There is often a lot of discussion around foreign aid and charity programs to help countries where the majority of the population lives below the poverty line. The behavior of people, who struggle to meet their basic needs, is also scrutinized. Those who do not live under such circumstances might say things such as: ‘why don’t the poor just stop spending so much money, if you didn’t buy that TV, you would be able to buy food!’. However, their situations are far more complex than we can imagine. Furthermore, we make different economic decisions under different circumstances.
Banerjee and Duflo wrote an intriguing book on this subject, Poor Economics. They rely on anecdotal stories, random controlled trial experiments, and historical events to explain what it is like living on less than $1 a day. The authors also discuss how these people can be helped to live a more prosperous life. While there are many (government) programs to aid poor people to at least attend elementary school, it doesn’t give them all the required information to successfully participate in society. For instance, the knowledge of immunizing their children, or which politician to vote for doesn’t reach these people. Second, they have to go the extra mile to achieve a healthy life. Many of us in the Western world have access to sanitary facilities, clean drinking water, and we’re familiar with and have access to preventative measures to stay healthy. We don’t have to think twice about these things. We don’t have to add chlorine to our water after visiting the water pump.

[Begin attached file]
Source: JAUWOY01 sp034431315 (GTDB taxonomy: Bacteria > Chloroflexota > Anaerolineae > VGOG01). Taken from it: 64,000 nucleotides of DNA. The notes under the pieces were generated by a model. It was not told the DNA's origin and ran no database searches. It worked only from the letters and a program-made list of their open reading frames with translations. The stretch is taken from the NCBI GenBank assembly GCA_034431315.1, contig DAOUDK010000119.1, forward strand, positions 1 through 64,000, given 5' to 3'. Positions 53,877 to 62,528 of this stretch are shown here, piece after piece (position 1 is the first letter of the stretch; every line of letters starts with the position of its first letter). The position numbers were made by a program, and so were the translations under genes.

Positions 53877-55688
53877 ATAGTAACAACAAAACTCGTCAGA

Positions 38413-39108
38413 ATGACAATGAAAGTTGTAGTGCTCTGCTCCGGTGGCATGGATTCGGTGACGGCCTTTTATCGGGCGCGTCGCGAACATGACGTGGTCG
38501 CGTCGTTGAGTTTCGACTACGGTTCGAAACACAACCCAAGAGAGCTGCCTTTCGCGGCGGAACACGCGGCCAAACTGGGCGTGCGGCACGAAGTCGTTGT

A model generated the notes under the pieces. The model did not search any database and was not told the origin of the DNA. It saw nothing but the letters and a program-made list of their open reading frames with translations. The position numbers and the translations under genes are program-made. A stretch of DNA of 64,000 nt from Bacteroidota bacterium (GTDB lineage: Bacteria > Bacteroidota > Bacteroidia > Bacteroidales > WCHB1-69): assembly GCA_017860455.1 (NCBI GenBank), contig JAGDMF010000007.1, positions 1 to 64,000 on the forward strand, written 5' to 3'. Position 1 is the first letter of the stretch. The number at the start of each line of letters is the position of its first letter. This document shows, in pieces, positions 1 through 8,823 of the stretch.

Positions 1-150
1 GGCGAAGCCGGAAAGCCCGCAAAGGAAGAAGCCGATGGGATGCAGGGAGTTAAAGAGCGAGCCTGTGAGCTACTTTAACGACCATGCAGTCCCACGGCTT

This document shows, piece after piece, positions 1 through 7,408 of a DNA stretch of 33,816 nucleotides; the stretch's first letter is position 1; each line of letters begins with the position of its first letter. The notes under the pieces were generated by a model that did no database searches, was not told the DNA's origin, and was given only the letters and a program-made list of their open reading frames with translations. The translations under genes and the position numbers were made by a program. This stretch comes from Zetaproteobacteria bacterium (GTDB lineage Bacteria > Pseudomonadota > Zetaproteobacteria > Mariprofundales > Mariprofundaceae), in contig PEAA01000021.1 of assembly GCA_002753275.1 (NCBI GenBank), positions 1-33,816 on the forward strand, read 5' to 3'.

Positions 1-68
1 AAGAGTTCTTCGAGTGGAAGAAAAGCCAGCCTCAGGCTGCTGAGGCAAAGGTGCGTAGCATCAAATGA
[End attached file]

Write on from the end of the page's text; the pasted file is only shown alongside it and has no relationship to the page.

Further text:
The authors list many more findings of how the decisions might not make sense at face value, but when you take a better look, the reasons for their decisions become clear. Banarjee and Duflo talk about the functional and dysfunctional social policies that have been implemented as well. I find this book encouraging as the authors ensure that there is a lot that can be done in order to help those in need.